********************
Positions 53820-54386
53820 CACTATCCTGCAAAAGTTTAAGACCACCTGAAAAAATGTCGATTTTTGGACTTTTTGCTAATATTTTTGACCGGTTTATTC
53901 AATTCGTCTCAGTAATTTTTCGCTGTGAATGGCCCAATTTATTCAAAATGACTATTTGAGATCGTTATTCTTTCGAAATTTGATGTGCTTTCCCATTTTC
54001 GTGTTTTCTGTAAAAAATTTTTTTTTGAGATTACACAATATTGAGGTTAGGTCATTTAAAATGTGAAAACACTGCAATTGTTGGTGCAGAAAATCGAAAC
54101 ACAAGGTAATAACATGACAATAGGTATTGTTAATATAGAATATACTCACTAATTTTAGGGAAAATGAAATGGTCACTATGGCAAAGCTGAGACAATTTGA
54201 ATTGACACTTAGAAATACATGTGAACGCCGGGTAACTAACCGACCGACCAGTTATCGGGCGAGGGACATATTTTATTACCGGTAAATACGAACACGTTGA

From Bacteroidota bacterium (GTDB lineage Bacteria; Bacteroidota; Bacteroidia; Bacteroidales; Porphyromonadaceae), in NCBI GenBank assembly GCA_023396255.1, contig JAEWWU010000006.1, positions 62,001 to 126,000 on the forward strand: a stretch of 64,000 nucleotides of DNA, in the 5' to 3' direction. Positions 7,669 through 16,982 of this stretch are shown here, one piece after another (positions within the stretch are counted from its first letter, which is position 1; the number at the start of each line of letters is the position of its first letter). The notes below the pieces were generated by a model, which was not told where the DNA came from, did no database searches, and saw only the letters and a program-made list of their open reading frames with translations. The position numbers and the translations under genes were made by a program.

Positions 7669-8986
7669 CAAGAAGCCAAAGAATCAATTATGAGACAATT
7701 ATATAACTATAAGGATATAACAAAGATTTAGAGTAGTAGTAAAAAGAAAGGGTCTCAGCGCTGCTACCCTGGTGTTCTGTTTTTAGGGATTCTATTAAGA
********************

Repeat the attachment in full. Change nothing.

Positions 53820-54386
53820 CACTATCCTGCAAAAGTTTAAGACCACCTGAAAAAATGTCGATTTTTGGACTTTTTGCTAATATTTTTGACCGGTTTATTC
53901 AATTCGTCTCAGTAATTTTTCGCTGTGAATGGCCCAATTTATTCAAAATGACTATTTGAGATCGTTATTCTTTCGAAATTTGATGTGCTTTCCCATTTTC
54001 GTGTTTTCTGTAAAAAATTTTTTTTTGAGATTACACAATATTGAGGTTAGGTCATTTAAAATGTGAAAACACTGCAATTGTTGGTGCAGAAAATCGAAAC
54101 ACAAGGTAATAACATGACAATAGGTATTGTTAATATAGAATATACTCACTAATTTTAGGGAAAATGAAATGGTCACTATGGCAAAGCTGAGACAATTTGA
54201 ATTGACACTTAGAAATACATGTGAACGCCGGGTAACTAACCGACCGACCAGTTATCGGGCGAGGGACATATTTTATTACCGGTAAATACGAACACGTTGA

From Bacteroidota bacterium (GTDB lineage Bacteria; Bacteroidota; Bacteroidia; Bacteroidales; Porphyromonadaceae), in NCBI GenBank assembly GCA_023396255.1, contig JAEWWU010000006.1, positions 62,001 to 126,000 on the forward strand: a stretch of 64,000 nucleotides of DNA, in the 5' to 3' direction. Positions 7,669 through 16,982 of this stretch are shown here, one piece after another (positions within the stretch are counted from its first letter, which is position 1; the number at the start of each line of letters is the position of its first letter). The notes below the pieces were generated by a model, which was not told where the DNA came from, did no database searches, and saw only the letters and a program-made list of their open reading frames with translations. The position numbers and the translations under genes were made by a program.

Positions 7669-8986
7669 CAAGAAGCCAAAGAATCAATTATGAGACAATT
7701 ATATAACTATAAGGATATAACAAAGATTTAGAGTAGTAGTAAAAAGAAAGGGTCTCAGCGCTGCTACCCTGGTGTTCTGTTTTTAGGGATTCTATTAAGA